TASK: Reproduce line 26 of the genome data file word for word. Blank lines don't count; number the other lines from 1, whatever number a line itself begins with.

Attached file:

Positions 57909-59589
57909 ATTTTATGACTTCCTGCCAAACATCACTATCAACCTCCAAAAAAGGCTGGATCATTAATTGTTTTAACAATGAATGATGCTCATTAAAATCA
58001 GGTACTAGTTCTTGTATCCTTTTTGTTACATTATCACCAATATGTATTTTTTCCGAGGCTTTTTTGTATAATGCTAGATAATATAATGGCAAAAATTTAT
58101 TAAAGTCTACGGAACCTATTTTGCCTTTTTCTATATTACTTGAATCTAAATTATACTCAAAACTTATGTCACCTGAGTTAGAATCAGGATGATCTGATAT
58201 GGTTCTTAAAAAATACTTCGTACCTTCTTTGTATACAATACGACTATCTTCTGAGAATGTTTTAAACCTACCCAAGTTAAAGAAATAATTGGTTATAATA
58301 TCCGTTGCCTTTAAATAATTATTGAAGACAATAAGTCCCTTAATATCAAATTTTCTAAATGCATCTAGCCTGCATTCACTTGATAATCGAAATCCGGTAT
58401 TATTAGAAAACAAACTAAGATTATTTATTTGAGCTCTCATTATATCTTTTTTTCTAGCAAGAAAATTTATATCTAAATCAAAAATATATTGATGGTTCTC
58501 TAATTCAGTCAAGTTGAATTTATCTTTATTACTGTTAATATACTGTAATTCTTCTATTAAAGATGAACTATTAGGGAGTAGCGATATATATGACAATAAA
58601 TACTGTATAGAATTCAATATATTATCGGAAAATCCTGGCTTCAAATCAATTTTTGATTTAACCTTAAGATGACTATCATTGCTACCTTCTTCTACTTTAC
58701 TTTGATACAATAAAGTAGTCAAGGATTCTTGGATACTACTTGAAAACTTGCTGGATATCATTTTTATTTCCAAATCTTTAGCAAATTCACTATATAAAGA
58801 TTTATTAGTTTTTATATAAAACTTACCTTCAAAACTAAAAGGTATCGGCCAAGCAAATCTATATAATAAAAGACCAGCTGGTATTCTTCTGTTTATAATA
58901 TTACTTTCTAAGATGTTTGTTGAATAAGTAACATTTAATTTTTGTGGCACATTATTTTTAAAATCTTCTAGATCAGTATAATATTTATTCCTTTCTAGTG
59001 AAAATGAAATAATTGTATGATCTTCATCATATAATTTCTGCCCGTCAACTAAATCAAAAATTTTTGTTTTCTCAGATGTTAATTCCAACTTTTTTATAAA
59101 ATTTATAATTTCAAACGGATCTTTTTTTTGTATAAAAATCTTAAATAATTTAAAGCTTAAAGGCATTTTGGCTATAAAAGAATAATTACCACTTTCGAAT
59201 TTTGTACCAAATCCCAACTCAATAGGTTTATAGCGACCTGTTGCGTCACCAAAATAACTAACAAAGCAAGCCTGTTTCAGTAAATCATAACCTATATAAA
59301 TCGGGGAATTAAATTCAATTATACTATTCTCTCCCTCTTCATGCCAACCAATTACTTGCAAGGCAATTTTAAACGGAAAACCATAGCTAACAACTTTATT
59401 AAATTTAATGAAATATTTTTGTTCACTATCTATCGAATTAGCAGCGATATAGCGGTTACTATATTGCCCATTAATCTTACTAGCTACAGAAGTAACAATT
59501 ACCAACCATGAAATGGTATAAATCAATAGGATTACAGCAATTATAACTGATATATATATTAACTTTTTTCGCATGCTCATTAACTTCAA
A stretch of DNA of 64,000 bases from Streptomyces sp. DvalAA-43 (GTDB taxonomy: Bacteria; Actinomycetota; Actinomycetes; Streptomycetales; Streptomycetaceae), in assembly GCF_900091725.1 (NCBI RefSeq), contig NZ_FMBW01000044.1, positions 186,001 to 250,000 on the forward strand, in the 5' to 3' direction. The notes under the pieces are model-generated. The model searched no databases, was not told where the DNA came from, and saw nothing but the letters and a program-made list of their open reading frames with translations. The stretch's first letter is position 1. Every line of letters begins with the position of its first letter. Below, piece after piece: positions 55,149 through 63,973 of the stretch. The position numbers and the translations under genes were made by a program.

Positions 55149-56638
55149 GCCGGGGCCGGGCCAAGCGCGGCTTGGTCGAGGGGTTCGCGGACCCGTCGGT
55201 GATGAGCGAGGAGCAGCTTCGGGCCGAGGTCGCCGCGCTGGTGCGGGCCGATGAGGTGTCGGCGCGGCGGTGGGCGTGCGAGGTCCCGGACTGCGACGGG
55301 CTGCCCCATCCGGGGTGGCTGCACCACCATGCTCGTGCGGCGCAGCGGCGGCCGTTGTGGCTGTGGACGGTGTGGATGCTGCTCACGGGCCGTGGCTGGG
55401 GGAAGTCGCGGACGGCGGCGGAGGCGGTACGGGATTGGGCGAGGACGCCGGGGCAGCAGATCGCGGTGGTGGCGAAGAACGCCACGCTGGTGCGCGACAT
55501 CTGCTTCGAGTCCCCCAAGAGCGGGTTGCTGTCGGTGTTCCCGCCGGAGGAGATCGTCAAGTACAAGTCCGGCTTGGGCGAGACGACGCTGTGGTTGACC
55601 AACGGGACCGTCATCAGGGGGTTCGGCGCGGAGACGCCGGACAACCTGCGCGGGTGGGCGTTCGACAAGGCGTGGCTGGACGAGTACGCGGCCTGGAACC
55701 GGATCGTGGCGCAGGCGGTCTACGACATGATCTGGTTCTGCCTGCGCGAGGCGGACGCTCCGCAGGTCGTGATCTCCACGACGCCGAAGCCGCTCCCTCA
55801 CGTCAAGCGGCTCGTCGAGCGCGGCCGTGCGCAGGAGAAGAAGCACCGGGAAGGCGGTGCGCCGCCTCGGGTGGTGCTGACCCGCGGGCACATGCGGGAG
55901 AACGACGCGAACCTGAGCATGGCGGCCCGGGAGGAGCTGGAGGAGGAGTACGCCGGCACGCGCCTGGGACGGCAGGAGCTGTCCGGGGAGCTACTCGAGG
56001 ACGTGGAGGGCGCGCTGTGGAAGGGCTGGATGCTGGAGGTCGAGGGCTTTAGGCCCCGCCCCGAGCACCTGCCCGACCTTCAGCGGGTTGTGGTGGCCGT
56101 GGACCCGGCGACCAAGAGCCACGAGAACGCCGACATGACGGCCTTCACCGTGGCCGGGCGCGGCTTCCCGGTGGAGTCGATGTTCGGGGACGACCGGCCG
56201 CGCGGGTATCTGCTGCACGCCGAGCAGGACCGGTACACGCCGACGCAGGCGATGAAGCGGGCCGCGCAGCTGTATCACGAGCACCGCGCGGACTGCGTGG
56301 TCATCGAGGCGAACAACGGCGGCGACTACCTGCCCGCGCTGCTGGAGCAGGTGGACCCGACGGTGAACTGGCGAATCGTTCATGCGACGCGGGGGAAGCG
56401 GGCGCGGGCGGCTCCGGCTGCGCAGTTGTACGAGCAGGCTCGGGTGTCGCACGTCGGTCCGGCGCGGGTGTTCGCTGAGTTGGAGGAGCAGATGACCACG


55601 AACGGGACCGTCATCAGGGGGTTCGGCGCGGAGACGCCGGACAACCTGCGCGGGTGGGCGTTCGACAAGGCGTGGCTGGACGAGTACGCGGCCTGGAACC